Helping those in need

Published 12:00 am Thursday, November 3, 2005

The Times-Journal

Some of the most poignant stories of how much each United Way dollar given means come out of two agencies that provide programming for people in the community with special needs. They are Cahaba Center for Mental Health and Mental Retardation Services and West Central Alabama Easter Seal Rehabilitation Center.

Earlier this year, the grant proposal-writing staff of United Way, along with Cahaba Center staff, assisted Cahaba Consumer Affairs Inc. in conceiving, preparing and submitting a $20,000 proposal to provide programming for the group’s drop-in center in 2006. The group recently received official confirmation that the Presbyterian Church (U.S.A.) national Self Development of People program had approved the award.

SDOP gives money to groups like Cahaba that are totally in control of their own programs.

The Cahaba consumers were elated. Now they will be able to launch a year-round activities program with outside instructors, including adult basic education, computer instruction, and arts and crafts, which they believe will help lead many of the approximately 50 to 100 to be served to gainful employment in time.

Cahaba Consumer Affairs, Inc. is a free-standing, 501(c)3 group, receiving state funding and employing an activities director. The activities director and board president actually wrote the grant.

Cahaba Consumer Affairs, Inc. is one small part of a much larger agency &045; Cahaba Center – that in a year’s time serves more than 4,000 area MHMR consumers. Located in the medical corridor on Medical Parkway, its more than 200 staff members are serving a diverse clientele of all ages who are seeking help for mental illness, mental retardation and addiction problems. Infants with developmental delays as well as children at risk of being removed from their homes are served by teams of professionals who work with families in the home setting.

United Way funds are used to help support the day training centers for adults with mental retardation. Training in basic living skills, primary academics and pre-vocational skills are just some of the program activities conducted on the Cahaba Center campus.

Special Olympics competitions for track and field and basketball are a highlight of the program year, and sales of ceramics and green house ferns help with program supply costs.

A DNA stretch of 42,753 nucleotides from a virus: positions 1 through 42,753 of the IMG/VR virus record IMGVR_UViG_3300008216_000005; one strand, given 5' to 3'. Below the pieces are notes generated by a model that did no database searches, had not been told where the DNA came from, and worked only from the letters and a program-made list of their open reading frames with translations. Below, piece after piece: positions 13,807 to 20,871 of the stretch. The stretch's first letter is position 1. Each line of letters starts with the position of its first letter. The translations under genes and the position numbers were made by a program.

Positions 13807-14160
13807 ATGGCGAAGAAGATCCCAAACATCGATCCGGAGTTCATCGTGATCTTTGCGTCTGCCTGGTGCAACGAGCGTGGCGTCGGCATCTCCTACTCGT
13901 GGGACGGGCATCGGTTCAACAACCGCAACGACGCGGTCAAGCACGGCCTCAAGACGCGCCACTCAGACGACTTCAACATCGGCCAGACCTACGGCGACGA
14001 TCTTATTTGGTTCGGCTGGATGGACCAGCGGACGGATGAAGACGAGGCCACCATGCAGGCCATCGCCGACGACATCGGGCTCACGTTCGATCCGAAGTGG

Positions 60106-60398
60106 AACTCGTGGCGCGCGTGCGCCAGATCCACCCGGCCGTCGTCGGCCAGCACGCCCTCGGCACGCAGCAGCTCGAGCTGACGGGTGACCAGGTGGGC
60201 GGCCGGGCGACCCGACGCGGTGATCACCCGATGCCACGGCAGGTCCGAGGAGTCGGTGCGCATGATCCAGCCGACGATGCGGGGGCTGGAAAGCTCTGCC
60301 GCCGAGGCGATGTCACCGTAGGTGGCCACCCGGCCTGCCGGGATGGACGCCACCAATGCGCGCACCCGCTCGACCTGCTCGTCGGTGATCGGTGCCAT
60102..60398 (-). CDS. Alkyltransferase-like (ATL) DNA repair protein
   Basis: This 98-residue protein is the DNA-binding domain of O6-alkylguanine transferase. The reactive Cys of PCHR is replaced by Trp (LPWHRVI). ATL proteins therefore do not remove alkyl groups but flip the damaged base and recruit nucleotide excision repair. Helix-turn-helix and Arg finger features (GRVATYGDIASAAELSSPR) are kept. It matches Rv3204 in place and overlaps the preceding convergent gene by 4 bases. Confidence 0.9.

Cahaba Center consumers can be seen around town planting fresh flowers in street boxes year round, to enhance the curb appeal of the city. And those doing the planting themselves grace the city streets with their earnest efforts and genuine smiles of accomplishment.

Not one but two very special agencies serve special needs populations of Selma and Dallas County, the other being West Central Alabama Easter Seal Rehabilitation Center on Citizens Parkway.

United Way funds support the Special Preschool Education Center (SPEC), which serves children ages 3 to 5, and is exclusively for Dallas County citizens.

The Rehab Center overall provides educational and occupational opportunities to 400-500 children and adults in any given year, including 20 in the SPEC program. In some years, special grants have swelled the number served to more than 14,000, according to Rehab Center officials, in the six counties, including Dallas, served by the center.

For persons with disabilities served and their families and friends, the Easter Seal center offers critical services without which participants would often face a rather limited existence. With the program and its services, many are able to enjoy a substantial level of independence and productivity in jobs in the communities where they live, rather than in an institutionalized setting as was formerly the case.

(This article is part of an ongoing series in support of the 2006 United Way campaign which ends on Dec. 31, 2005. Funds to 15 member agencies will be distributed in 2006.)